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SIR JOHN FROISSART Chronicles of England, France, Spain and the adjoining countries from the latter part of the reign of Edward II to the coronation of Henry IV. Vol.4

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SIR JOHN FROISSART
Chronicles of England, France, Spain and the adjoining countries from the latter part of the reign of Edward II to the coronation of Henry IV. Vol.4
page 312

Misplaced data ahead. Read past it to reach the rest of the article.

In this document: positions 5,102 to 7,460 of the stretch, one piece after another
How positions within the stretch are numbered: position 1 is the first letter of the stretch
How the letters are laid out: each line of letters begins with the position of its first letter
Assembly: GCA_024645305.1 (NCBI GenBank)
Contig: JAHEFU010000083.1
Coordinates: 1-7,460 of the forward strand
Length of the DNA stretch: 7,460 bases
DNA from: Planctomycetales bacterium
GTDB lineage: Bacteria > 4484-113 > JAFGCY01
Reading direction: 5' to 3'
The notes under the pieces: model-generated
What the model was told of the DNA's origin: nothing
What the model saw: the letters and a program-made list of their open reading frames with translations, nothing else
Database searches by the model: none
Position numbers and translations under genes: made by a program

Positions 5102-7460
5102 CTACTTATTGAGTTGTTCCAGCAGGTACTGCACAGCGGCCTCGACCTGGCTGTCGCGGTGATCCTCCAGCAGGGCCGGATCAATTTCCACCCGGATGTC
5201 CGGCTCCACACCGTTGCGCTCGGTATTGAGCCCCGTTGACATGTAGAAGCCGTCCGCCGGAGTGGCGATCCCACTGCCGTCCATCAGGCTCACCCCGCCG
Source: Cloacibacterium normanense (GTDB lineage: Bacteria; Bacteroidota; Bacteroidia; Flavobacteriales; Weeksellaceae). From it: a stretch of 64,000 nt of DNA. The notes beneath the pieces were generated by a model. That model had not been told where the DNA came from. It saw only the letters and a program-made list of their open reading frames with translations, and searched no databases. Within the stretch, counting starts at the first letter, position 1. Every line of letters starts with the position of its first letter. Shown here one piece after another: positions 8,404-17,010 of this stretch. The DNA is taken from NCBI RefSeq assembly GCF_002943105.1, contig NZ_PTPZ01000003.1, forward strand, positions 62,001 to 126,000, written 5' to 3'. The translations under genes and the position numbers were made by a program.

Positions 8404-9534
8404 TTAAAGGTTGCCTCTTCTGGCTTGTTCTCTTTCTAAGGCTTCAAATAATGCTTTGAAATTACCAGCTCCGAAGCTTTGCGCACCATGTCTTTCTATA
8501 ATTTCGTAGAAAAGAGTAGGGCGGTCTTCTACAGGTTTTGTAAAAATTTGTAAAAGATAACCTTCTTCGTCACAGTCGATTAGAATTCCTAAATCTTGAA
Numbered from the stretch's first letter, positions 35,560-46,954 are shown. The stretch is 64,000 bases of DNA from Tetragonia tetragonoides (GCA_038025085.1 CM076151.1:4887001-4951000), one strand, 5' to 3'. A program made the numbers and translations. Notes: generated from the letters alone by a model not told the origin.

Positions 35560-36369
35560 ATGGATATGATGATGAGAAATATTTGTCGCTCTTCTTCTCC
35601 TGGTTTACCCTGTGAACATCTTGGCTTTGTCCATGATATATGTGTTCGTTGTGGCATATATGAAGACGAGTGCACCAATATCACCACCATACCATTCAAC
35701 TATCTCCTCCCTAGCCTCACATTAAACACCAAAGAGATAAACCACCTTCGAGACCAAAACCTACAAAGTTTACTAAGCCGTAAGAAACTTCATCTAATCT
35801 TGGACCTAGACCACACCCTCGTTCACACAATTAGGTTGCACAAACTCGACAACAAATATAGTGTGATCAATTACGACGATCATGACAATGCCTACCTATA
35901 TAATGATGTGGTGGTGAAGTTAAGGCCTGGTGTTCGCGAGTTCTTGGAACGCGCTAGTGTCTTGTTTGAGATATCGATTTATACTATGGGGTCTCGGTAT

•nus to advance nrMi their laaets before themla clofe older. The armies met, and blows wità Ipca» and bttdc-axcs begin to fly about on all fides. The batde was hardly fought, 'mi one might there hive ften men at arms make trial of their prowefs. Sir William des Bourdes was completely maed^ and, with his batdc-axe in his hand, gave fbch blows to the right and left, that on whoinfocver they fell that perfon was fbuck to the ground. He performed valorous deeds, worthy of being praifcd for ever after s and it was not his fault the ÈnglÉl Were not difcomfitcd. . In another part of the field, fir JdTin Harjcftone, governor of Cherbourg, fought well and valiantly with his battle-axe, one foot advanced before the other ; and Well it needed him, for he had to do with, an obftinate body of hardy men. Several gallant deeds were performed this day* many a man flak and wounded. Sir John Harîeftofté was ftruck down and in ' great peril of his life ; but by force of arms he was refcued. • The battle laied long, and was excellendy kept up, as* well on One fide as on the other. The Englifh had not any advantage, for they had as many killed and wound* id as the French ; but at laft the Englifh conti-nued the combat fo manfully, and with fuch cou-rage, that they gained the field : the French Were all either (lain or made prifoncrs : few men of ho-nour faved themfelves, for they had entered into thé engagement with fo much good heart that they ibuld not prevail on themfelves to fly, but were de~ termined to die or to conquer their enemies* Sir SI»


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